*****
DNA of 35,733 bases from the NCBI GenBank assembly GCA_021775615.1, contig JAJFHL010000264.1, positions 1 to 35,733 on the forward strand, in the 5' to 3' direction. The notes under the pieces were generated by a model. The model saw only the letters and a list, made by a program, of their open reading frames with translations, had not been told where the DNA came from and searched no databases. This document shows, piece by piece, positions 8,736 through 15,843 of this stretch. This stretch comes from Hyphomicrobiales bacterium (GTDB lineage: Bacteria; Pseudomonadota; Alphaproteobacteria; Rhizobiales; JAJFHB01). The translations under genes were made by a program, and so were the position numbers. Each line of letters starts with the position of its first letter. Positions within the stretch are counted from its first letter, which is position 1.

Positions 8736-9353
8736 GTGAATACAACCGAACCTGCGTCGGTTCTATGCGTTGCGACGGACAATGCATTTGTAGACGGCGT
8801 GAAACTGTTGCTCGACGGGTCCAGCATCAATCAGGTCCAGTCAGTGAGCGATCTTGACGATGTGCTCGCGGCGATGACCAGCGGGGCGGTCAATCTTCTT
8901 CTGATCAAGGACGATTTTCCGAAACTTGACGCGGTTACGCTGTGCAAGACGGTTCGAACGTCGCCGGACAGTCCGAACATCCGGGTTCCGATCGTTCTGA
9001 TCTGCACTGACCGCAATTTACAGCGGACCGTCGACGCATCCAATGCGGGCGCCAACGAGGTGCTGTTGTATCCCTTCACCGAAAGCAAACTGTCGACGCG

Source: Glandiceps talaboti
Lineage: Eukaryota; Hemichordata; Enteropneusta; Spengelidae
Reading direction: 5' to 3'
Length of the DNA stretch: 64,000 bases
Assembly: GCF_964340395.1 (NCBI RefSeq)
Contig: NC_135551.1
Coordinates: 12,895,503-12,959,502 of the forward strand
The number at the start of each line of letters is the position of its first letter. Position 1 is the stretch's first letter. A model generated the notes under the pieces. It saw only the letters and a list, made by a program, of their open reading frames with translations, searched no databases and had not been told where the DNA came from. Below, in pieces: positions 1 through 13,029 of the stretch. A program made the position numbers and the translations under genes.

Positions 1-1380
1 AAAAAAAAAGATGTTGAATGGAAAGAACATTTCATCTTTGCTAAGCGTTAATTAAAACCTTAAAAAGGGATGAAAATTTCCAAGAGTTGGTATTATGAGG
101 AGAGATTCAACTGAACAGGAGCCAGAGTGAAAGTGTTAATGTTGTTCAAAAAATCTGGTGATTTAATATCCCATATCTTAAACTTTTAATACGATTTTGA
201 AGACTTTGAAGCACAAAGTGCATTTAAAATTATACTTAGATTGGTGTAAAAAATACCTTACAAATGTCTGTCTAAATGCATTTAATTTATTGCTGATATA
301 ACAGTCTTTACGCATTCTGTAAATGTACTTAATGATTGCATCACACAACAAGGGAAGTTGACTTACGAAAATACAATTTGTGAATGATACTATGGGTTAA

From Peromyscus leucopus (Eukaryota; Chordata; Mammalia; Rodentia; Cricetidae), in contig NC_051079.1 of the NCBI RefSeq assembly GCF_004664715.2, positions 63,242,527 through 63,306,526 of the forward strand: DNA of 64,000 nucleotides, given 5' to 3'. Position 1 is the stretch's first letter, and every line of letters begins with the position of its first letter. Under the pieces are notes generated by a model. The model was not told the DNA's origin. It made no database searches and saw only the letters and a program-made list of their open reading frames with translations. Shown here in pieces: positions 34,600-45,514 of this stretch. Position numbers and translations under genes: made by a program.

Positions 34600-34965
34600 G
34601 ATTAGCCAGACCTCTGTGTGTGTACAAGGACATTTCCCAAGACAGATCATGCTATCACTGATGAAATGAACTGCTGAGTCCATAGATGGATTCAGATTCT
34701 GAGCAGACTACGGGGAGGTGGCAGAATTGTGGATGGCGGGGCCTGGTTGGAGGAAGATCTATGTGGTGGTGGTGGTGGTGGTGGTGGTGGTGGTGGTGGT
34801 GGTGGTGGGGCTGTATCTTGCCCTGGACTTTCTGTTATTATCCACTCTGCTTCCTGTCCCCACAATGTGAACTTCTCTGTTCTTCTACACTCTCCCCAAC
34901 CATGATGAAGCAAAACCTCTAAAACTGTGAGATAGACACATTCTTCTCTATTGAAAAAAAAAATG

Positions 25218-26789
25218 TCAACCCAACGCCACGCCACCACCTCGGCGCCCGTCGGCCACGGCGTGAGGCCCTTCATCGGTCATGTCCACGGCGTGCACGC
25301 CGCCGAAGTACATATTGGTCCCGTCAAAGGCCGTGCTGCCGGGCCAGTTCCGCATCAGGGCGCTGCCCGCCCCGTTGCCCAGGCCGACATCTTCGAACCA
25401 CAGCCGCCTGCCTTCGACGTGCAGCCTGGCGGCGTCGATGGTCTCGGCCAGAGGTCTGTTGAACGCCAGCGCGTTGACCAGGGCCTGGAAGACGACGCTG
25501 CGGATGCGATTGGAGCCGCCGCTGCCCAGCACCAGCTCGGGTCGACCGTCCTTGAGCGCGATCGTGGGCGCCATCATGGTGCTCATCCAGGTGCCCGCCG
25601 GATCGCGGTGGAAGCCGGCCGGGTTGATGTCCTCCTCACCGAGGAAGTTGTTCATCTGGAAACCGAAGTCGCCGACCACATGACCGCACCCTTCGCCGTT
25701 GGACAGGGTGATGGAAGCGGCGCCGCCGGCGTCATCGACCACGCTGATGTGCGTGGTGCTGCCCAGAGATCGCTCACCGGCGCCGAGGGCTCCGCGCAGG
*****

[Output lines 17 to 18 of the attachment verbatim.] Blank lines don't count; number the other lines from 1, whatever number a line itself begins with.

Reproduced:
101 AGAGATTCAACTGAACAGGAGCCAGAGTGAAAGTGTTAATGTTGTTCAAAAAATCTGGTGATTTAATATCCCATATCTTAAACTTTTAATACGATTTTGA
201 AGACTTTGAAGCACAAAGTGCATTTAAAATTATACTTAGATTGGTGTAAAAAATACCTTACAAATGTCTGTCTAAATGCATTTAATTTATTGCTGATATA